Socca is most popular in Nice France. But, socca is the National Dish of Gibraltor where it is called Calentita. Calentita originally appeared in the 16th century in Gibraltor, when the Genoese migrants brought the recipe. In Genoa the dish is called farinata where many say it originated.
In its simplest form (as found at the Cours Saleya Market in Nice France) socca is made with only chickpea flour, water, olive oil and salt and pepper. Recipes vary with some including such ingredients as green peppesr or onions. Our version is a more spicy socca containing ground chili peppers and rosemary. We also make use of a blow torch after removing fromthe oven to provide the slightly charred coating.
1 cup chickpea flour
1 cup water
1 tsp regular salt
1 ground thai chili pepper (optional)
2 tablespoons olive oil
3 teaspoons fresh rosemary
1/2 tsp salt
Add the chickpea flour, water, salt, rosemary and chili pepper to a bowl
Whisk all ingredients in bowl till smooth. Let rest for minimum 1 hour.
Preheat the oven to 475F
Cut a large round piece of parchment paper to be able to insert into a cast iron pan (see image below). If your pan is well seasoned this is not necessary. We prefer this method since it is easier to work with the finished socca. And of course your is no issue with sticking to pan.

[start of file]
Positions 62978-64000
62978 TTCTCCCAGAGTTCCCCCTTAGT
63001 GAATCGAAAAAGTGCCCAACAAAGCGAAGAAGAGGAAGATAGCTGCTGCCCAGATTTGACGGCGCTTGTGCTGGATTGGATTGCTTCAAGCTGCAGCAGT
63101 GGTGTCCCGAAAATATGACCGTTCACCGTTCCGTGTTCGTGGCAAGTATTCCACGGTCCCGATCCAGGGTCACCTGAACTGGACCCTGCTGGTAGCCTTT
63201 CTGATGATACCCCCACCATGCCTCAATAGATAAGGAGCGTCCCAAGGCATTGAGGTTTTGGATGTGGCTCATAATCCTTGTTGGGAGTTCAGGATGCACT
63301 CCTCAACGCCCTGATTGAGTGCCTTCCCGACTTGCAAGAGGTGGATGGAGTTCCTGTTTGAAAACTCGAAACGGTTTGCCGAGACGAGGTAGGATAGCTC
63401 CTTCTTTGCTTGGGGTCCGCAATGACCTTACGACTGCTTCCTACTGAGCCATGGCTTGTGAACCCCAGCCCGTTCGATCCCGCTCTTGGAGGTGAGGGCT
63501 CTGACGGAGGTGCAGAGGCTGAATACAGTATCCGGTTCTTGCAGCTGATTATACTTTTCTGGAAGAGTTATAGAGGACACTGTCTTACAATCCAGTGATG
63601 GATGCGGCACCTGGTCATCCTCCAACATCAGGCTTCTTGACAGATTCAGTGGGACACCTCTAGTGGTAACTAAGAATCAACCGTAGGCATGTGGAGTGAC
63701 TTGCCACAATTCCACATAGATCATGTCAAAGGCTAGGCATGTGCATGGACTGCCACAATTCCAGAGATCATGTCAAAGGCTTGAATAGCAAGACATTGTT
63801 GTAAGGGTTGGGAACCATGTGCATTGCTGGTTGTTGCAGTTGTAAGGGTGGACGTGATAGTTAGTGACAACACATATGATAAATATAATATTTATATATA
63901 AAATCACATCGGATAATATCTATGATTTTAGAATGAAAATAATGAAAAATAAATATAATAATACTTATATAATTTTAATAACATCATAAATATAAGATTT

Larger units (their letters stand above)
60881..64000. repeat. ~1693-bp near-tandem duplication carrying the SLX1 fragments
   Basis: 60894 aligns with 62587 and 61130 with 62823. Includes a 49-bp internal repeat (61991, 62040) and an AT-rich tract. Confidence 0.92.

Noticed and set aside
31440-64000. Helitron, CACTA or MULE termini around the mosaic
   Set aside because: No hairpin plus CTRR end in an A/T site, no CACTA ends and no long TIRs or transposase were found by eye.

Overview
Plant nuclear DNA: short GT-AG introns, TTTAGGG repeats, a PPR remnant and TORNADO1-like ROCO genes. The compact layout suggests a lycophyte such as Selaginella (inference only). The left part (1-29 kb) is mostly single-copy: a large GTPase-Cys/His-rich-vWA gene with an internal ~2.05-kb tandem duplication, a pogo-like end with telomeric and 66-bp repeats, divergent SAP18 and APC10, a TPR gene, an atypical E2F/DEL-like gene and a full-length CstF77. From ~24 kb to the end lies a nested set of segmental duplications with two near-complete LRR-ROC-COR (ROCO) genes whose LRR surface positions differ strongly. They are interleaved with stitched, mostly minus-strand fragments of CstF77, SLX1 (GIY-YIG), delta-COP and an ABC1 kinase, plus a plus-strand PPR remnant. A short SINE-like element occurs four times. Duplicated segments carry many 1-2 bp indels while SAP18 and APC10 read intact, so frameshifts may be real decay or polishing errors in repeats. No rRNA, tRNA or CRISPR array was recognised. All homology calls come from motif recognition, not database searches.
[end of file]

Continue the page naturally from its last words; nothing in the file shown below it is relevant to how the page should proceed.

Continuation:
Coat the pan with a tablespoon of oil and insert the parchment paper so it completely sits in the pan. Put a tablespoon of oil onto the top of the parchment paper and add the socca mixture.
Bake in the oven at 475F until the sides start to pull away from the parchment paper and socca is cooked through-- usually 17-20 minutes.
Remove from oven and move the socca from the parchment onto a plate. Brush the socca lightly with olive oil. In a safe location blow torch the socca to give a charred coaingt. Do not use the blowtorch with the parchment paper since the paper easily burns.
Slice the socca and serve with rose wine... we use additional sea salt, and espelette pepper if needed.